On Thursday night’s The Factor, host Bill O’Reilly invited guest Liz Cheney onto the show while lamenting the fact that her father and co-author Dick Cheney doesn’t seem to like him very much. “What am I, chopped liver?” asked an amused Ms. Cheney.
O’Reilly then got right down to the nitty gritty, asking Cheney how her father and former President George H. Bush could have possibly “missed” the danger posed by the sub prime mortgage fiasco. Cheney responded that, actually, her father and President Bush had expended a lot of time and effort in trying to reform Fannie Mae and Freddie Mac, only to have those efforts blocked by Congressional Democrats. She added that the crisis ran deeper than anyone could have anticipated.
O’Reilly wasn’t buying it. “Oh, so they just didn’t know how bad it was? That’s the fair answer here?” he asked, sarcastically.
He then moved on to the war in Iraq, sharing with Cheney that he had, at least initially, gone on the record about his support for the Patriot Act and enhanced methods of interrogation implemented in Guantanamo Bay. The two then disagreed on U.S. troops being regarded as Iraq’s “liberators.” O’Reilly challenged Cheney on that point, saying that our troops were, actually, greeted with a sense of tentativeness and with hostility from many dissidents.
Cheney, it would appear, shares at least one notable quality with her father: Her ability to express her intense disagreement and disapproval in an extremely modulated, measured tone of voice:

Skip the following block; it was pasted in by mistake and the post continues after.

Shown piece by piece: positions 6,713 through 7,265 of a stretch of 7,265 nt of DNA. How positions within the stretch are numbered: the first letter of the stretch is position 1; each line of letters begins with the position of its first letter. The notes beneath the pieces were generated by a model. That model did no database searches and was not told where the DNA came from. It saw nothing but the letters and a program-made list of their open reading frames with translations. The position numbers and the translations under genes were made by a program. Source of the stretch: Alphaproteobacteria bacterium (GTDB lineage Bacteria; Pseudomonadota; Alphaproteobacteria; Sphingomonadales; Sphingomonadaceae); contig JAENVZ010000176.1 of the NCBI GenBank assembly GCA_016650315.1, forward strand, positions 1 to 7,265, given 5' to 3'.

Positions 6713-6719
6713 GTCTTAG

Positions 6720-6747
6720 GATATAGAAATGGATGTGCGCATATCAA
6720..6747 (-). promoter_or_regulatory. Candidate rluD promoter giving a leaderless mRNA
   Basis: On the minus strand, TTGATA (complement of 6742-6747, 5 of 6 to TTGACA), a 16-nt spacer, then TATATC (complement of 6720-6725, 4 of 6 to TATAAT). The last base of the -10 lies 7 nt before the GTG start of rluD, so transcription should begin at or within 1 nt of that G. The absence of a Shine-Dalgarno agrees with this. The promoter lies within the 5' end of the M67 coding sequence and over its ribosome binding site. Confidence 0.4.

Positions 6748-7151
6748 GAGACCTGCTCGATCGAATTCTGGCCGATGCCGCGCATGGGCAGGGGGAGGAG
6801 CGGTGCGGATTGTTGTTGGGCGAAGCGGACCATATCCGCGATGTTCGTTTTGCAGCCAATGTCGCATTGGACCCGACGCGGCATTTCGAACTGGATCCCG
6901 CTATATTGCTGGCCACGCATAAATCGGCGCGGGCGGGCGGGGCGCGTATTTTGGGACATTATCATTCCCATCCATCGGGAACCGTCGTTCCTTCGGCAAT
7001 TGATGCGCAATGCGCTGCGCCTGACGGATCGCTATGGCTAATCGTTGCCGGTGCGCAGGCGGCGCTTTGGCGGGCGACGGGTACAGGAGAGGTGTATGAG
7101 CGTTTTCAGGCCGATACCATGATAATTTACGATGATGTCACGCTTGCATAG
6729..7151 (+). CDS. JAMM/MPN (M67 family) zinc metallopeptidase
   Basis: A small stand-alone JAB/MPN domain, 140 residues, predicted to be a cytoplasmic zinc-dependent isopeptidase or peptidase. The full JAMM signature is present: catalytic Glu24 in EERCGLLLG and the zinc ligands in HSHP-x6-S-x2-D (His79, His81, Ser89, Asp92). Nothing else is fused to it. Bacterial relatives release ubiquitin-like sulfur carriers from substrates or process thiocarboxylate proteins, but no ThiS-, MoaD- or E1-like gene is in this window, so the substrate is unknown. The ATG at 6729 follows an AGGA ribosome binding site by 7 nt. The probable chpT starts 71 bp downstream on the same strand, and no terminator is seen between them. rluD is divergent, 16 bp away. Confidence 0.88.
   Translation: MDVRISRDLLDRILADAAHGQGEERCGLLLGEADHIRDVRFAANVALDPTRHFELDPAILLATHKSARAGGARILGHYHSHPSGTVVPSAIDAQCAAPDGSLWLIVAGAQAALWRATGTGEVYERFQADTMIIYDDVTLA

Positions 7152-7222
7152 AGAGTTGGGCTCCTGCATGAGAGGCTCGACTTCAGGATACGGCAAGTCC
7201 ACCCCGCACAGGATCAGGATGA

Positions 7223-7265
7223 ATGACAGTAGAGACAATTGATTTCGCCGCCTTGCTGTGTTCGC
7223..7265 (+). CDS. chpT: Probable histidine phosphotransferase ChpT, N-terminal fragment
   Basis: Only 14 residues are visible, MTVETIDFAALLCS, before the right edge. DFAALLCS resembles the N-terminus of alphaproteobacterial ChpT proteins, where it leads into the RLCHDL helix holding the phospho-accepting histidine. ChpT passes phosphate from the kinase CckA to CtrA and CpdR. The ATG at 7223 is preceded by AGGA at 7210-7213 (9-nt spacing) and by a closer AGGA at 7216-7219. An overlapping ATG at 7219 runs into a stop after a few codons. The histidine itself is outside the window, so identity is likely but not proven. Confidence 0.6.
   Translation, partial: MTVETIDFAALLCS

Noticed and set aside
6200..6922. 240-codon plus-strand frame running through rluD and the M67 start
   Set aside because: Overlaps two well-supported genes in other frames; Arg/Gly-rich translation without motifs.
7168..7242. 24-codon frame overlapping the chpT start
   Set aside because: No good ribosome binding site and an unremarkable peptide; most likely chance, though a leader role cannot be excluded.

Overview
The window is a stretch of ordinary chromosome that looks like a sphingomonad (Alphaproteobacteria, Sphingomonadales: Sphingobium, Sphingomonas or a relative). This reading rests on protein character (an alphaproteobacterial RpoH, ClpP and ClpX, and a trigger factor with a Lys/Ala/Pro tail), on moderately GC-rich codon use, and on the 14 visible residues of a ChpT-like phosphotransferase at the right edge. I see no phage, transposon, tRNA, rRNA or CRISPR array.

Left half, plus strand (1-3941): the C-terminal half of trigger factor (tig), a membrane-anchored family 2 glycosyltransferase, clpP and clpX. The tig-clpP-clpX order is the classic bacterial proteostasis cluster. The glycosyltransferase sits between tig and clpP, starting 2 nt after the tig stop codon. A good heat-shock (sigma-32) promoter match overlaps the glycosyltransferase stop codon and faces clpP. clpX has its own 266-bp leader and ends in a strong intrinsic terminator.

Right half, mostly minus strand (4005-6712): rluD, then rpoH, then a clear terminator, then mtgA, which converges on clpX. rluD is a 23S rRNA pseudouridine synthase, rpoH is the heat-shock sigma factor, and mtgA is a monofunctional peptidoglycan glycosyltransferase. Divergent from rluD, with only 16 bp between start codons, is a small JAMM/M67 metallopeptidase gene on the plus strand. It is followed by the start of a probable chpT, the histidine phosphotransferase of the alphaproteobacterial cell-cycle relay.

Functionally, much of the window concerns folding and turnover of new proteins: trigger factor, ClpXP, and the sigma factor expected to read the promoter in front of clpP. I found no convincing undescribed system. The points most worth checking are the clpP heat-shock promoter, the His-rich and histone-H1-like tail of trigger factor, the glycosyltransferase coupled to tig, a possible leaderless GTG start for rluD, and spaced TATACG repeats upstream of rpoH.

I know how much you care about no spin. And I think it’s really important here. Saddam was an incredibly repressive dictator. The Iraqi people were very glad to see him go. Saddam had in place… there were elements from his regime that stayed in place, there were elements from Al Qaeda, elements from Iran who were there, who were ready, who launched a very bloody an insurgency…
An insurgency, O’Reilly interrupted, that was unanticipated by the U.S. Cheney continued:
When we removed Saddam Hussein, we made sure that there wasn’t going to be somebody in place who we knew had ties to terror, who we knew knew how to make weapons of mass destruction, who we knew had used them before, who we knew was supporting terrorists. We also, by the way, as soon as Saddam was gone, got a phone call from Muammar Gaddafi, who didn’t want to be next, who gave up his nuclear weapons.
I think that the notion that we now have in the heart of the Middle East, a democracy that is not supporting terrorists. It’s not perfect, but it is a huge accomplishment of the Bush administration, that we liberated all those people and the people in Afghanistan.
When O’Reilly said he would have “done things differently,” Cheney asked whether he would have “talked with Saddam” and asked him, like, “hey, you wanna step down?”
Watch the segment, via Fox News:
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